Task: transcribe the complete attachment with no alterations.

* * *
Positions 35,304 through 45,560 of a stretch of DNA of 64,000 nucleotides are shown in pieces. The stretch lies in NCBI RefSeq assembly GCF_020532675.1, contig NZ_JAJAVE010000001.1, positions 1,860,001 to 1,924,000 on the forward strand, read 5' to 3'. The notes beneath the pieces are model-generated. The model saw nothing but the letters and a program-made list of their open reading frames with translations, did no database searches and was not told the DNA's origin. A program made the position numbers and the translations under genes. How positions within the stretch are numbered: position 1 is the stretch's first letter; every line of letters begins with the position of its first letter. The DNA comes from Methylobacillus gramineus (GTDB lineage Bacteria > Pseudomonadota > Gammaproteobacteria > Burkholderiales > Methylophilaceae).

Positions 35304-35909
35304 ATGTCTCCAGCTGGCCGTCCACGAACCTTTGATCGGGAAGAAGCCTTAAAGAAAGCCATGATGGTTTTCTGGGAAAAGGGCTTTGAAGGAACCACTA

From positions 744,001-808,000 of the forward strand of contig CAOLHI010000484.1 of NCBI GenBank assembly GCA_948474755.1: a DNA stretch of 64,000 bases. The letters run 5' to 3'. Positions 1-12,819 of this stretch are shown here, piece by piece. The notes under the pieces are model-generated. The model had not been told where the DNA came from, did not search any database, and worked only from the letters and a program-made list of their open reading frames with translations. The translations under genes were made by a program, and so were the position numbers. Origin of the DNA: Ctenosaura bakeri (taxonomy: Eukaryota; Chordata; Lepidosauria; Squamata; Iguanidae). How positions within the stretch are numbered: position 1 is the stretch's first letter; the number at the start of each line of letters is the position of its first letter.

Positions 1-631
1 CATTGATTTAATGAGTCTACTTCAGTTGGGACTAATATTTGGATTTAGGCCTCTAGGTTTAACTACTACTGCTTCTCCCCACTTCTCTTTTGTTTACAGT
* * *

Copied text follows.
Positions 35,304 through 45,560 of a stretch of DNA of 64,000 nucleotides are shown in pieces. The stretch lies in NCBI RefSeq assembly GCF_020532675.1, contig NZ_JAJAVE010000001.1, positions 1,860,001 to 1,924,000 on the forward strand, read 5' to 3'. The notes beneath the pieces are model-generated. The model saw nothing but the letters and a program-made list of their open reading frames with translations, did no database searches and was not told the DNA's origin. A program made the position numbers and the translations under genes. How positions within the stretch are numbered: position 1 is the stretch's first letter; every line of letters begins with the position of its first letter. The DNA comes from Methylobacillus gramineus (GTDB lineage Bacteria > Pseudomonadota > Gammaproteobacteria > Burkholderiales > Methylophilaceae).

Positions 35304-35909
35304 ATGTCTCCAGCTGGCCGTCCACGAACCTTTGATCGGGAAGAAGCCTTAAAGAAAGCCATGATGGTTTTCTGGGAAAAGGGCTTTGAAGGAACCACTA

From positions 744,001-808,000 of the forward strand of contig CAOLHI010000484.1 of NCBI GenBank assembly GCA_948474755.1: a DNA stretch of 64,000 bases. The letters run 5' to 3'. Positions 1-12,819 of this stretch are shown here, piece by piece. The notes under the pieces are model-generated. The model had not been told where the DNA came from, did not search any database, and worked only from the letters and a program-made list of their open reading frames with translations. The translations under genes were made by a program, and so were the position numbers. Origin of the DNA: Ctenosaura bakeri (taxonomy: Eukaryota; Chordata; Lepidosauria; Squamata; Iguanidae). How positions within the stretch are numbered: position 1 is the stretch's first letter; the number at the start of each line of letters is the position of its first letter.

Positions 1-631
1 CATTGATTTAATGAGTCTACTTCAGTTGGGACTAATATTTGGATTTAGGCCTCTAGGTTTAACTACTACTGCTTCTCCCCACTTCTCTTTTGTTTACAGT